Guam battalion completes XCTC mission in California

by Story by Staff Sgt. Edward Siguenza
Stripes Guam
Guam’s elite infantrymen returned recently from the 2016 xPortable Combat Training Capability (XCTC) exercise, a field-environment training regime that united them with National Guardsmen from Hawaii, Arizona, Washington and California. The XCTC placed participants in simulated combat scenarios, testing their proficiencies at various leadership levels. This, too, was a test on the 294th’s command — the Hawaii Army National Guard’s 29th Infantry Brigade Combat Team (IBCT) — that led the exercise.
“The biggest challenge is the geographic dispersion of the brigade,” said Command Sgt. Maj. Bret D. Moore, 29th’s operations sergeant major. “We’re spread out all over the Hawaiian Islands. We got a unit in Guam, we got a unit in Arizona. The challenge is syncing everybody on the same schedule, getting the same information … understanding how that’s going to all flow together, to make sure everybody’s synchronized, that’s one of the biggest challenges. Just getting a meeting of the minds with everybody with the dispersion that we have throughout the brigade (is our goal).”
The event marked Guam’s first return to Camp Roberts since 2012. The 294th came to this California National Guard training facility twice as a stepping stone to a historic Operation Enduring Freedom (OEF) deployment in 2013. Similarly, more than 500 Chamorro warriors utilized Camp Roberts’ vast ranges and training lanes for OEF validity.
“This time we’re here for XCTC, to validate our platoons,” said Lt. Col. Romeo Delfin, 294th commander. “It’s a big opportunity for us because this is the first time the 294th deploys with the 29th IBCT as our higher headquarters.”
Four 294th line units — Alpha, Bravo, Charlie and Delta companies — took the XCTC challenge, along with members from Guam’s Headquarters-Headquarters Company. Guam’s Hulu Company served as a support unit, rounding out Guam’s overall roster.
“There are a lot of building blocks, a lot of things we have to piece together since the battalion returned from Afghanistan in 2014,” Delfin added. “This is our first time interacting in the field with our (29th IBCT) brigade. There are always going to be challenges, but at the end of the day, relationships are going to get better.”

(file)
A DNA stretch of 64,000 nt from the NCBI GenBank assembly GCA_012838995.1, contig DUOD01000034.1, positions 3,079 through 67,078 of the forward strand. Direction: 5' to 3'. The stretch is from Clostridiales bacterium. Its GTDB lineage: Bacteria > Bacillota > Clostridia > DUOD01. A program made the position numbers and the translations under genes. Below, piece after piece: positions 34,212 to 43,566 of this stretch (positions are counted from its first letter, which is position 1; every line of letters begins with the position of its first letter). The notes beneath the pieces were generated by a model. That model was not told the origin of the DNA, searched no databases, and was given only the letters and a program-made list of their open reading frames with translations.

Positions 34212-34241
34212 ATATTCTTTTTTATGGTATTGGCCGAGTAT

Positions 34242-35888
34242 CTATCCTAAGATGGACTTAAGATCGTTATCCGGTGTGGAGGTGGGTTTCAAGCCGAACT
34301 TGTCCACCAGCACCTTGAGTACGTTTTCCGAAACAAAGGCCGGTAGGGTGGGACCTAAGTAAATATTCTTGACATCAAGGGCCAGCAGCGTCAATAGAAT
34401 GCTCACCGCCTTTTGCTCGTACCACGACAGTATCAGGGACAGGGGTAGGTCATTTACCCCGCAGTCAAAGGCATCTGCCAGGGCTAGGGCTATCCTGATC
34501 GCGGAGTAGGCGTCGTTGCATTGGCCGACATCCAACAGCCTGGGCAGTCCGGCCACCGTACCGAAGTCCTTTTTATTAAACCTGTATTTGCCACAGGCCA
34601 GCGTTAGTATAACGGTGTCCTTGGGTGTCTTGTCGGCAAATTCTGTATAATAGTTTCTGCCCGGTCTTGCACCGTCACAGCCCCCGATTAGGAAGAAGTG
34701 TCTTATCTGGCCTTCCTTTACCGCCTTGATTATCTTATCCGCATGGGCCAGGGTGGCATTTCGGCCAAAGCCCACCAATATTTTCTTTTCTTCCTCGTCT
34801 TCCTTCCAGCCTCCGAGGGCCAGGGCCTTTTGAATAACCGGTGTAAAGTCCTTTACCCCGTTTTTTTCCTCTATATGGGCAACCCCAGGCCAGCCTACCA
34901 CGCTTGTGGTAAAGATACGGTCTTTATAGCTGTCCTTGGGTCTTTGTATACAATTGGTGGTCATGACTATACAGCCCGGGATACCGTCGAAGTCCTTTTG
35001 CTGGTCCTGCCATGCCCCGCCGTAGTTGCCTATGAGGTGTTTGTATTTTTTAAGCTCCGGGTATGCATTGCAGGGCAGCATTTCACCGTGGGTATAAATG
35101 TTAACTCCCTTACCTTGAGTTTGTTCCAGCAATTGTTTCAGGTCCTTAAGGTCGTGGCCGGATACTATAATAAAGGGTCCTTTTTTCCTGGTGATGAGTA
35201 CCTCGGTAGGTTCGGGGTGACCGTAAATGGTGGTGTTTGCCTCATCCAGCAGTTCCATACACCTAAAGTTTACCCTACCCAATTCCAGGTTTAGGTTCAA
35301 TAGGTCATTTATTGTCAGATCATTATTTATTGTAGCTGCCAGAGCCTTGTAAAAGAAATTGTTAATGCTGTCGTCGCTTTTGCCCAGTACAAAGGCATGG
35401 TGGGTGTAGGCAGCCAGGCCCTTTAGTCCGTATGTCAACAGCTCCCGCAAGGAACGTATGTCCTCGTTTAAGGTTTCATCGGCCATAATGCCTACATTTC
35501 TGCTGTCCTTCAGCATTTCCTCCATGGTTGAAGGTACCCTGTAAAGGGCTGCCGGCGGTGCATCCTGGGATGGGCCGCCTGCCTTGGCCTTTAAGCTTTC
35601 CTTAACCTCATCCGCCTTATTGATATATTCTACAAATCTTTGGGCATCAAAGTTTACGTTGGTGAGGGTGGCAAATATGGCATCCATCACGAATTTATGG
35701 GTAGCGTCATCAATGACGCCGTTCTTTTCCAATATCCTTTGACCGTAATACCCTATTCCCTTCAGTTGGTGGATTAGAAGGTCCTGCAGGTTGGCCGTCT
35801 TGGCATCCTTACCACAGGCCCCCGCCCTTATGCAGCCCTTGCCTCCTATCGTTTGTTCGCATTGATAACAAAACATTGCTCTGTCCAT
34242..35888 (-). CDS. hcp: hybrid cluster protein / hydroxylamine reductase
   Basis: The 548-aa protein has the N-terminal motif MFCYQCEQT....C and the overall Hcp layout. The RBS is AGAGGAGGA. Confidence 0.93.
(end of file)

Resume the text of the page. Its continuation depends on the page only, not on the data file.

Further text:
XCTC provided Guam Soldiers a chance to utilize skills they haven’t mastered in quite some time, according to Command Sgt. Maj. Ken M. Cruz, 294th command sergeant major. Fire support teams (FIST), scouts, mounted vehicle gunners, forward observers, and mortar gunners, to name a few, were able to train in their specific fields as oppose to other roles in previous missions.
“Since 2003 we’ve been actively deploying Soldiers but they mostly haven’t been doing what they initially were trained to do,” Cruz said. “In this (XCTC), all we want is for them to learn the basics again. Take all the experience they have and throw them to the side. Teach each other the basics again.”
The 29th set the training pace, and Camp Roberts provided tough obstacles with its unforgiving hills, dusty terrain and dry weather that gored all participants with high 90-degree temperature. “Infantry conditions,” said a Guam warrior. “These are just things we need to adapt to. You never know where we’ll end up fighting an enemy. It can’t always be near an air conditioner.”
Per the U.S. Army’s website, XCTC “provide tough, realistic training for every participating Soldier and the means to achieve the required company level certification and battalion battle staff proficiency for (Army National Guard) units during pre-mobilization training.”
“Basically, if you were a civilian, this is like your final exam prior to graduating from college,” Moore explained. “What we’re doing is getting evaluated to make sure we’re proficient on our mission essential tasks that the government will call on us for in case of war or any other type of contingency we need to operate under. This is just a validation to say Yes, we are good at what were suppose to be doing. We can meet the demands and requirements that our higher headquarters will place on us.”

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